From award-winning Tahitian author Titaua Peu comes Pina, a novel about a family torn apart by secrets and the legacy of colonialism, held together by nine-year-old Pina, a girl shouldering the weight of her family’s traumas.
Postcolonial family novels are a major mode of modern and contemporary fiction, ranging from Gabriel García Márquez's magical-realist classic One Hundred Years of Solitude to J. M. Coetzee's quiet, barbed Disgrace...Titaua Peu's Pina belongs to this tradition,but, crucially, it takes place not in a former colony but on Tahiti, in French Polynesia, where independence is an ongoing effort and debate...Peu evokes Tahiti with rough, unsentimental grace; Jeffrey Zuckerman, who has translated writing by French speakers from across the globe, translates chatty prose with force and fluidity...Pina itself is a fluid, sprawling novel, telling the freewheeling story of a Tahitian family whose 'fates go any which way, barely any detail in common'...Peu writes brutal scenes with wrenching immediacy, though she never lets the reader forget that the truest sources of violence in Pina are colonization and poverty...Ultimately, she maintains a tighter grasp on this idea than the plot, which moves so far and fast that it can be difficult to remain invested in the novel's events...Still, investing in its characters, Pina especially, is impossible to avoid.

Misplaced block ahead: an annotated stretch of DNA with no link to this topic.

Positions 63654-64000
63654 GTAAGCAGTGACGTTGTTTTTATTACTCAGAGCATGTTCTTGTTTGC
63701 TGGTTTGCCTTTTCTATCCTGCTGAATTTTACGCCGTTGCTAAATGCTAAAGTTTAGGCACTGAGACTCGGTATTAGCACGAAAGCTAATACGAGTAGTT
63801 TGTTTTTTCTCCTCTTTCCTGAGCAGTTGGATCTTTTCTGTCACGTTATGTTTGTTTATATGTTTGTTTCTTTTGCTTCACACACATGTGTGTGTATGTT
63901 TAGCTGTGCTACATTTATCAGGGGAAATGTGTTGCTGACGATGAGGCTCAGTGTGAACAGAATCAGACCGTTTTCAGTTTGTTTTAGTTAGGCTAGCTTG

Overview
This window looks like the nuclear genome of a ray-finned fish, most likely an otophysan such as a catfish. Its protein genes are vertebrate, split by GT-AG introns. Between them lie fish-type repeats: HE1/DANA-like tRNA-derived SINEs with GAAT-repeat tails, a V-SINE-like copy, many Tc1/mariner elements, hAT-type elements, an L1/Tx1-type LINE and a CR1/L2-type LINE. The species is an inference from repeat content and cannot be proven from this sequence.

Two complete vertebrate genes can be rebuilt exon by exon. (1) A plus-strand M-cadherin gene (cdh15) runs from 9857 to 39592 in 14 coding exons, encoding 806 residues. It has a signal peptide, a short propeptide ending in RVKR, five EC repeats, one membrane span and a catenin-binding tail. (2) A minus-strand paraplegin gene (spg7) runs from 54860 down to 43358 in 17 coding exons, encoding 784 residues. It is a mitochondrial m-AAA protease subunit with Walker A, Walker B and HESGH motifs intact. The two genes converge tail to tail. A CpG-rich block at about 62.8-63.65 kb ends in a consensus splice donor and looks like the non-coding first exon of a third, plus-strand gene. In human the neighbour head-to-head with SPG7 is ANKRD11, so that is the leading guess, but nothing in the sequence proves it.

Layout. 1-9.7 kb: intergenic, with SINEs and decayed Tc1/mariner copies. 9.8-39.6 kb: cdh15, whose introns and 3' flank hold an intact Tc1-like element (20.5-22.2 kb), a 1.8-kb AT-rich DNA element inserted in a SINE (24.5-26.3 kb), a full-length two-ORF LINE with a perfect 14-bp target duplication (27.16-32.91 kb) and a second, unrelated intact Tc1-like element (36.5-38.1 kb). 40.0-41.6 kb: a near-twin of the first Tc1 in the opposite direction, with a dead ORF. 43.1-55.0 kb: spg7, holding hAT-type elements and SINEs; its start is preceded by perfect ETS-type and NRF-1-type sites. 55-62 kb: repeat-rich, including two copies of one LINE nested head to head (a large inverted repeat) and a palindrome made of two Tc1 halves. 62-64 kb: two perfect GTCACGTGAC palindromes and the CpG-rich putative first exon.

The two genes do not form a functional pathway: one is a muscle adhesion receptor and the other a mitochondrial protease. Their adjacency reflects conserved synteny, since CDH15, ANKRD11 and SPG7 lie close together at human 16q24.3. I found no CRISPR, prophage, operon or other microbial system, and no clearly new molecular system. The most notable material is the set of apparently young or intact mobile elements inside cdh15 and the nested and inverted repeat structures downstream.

Members of a Tahitian family cannot escape one another in Titaua Peu’s novel Pina...Nine-year-old Pina’s life, already darkened by abuse and poverty, becomes even harsher when an accident turns her drunken father Auguste into a dangerous religious zealot...Pina, her mother, and her siblings seek refuge wherever they can: with loved ones, with lovers, and with drugs...But as Auguste’s behavior grows more unhinged, it becomes clear that only a drastic, tragic action can break the cycle of violence...Colonialism and its trappings—including colorism, lacks of opportunity, and oppression—play roles in creating and exacerbating the addiction, violence, and mental illness that plagues the family...Pina is a dark family saga about the effects of colonialism on one family and the nation they live in.
In Tahiti, Tenaho is one of those 'quartiers nobody ever hears about,' but what happened to that family 'with too many kids . . . was beyond all expectation'...Decades ago, Auguste and Ma married in love...Nine children later, screaming, slapping, and beating are commonplace...Alcohol fuels Auguste’s vilest offenses, rendering him comatose following a car accident...In his absence, 16-year-old Pauro falls in love, 15-year-old Rosa indiscriminately chases sex, nine-year-old Pina watches all—including their youngest Moïra...The relentless violence here perhaps warrants a warning, but the worst horrors, award-winning author Peu exposes in her English debut, belong to colonialism...That Peu, who is Mā’ohi (indigenous Tahitian), writes in French, the language of the island’s white conquerors, already manifests that occupation...A multilayered accomplishment of careful understanding and empathic respect...Bearing witness seems a minimal obligation for global readers.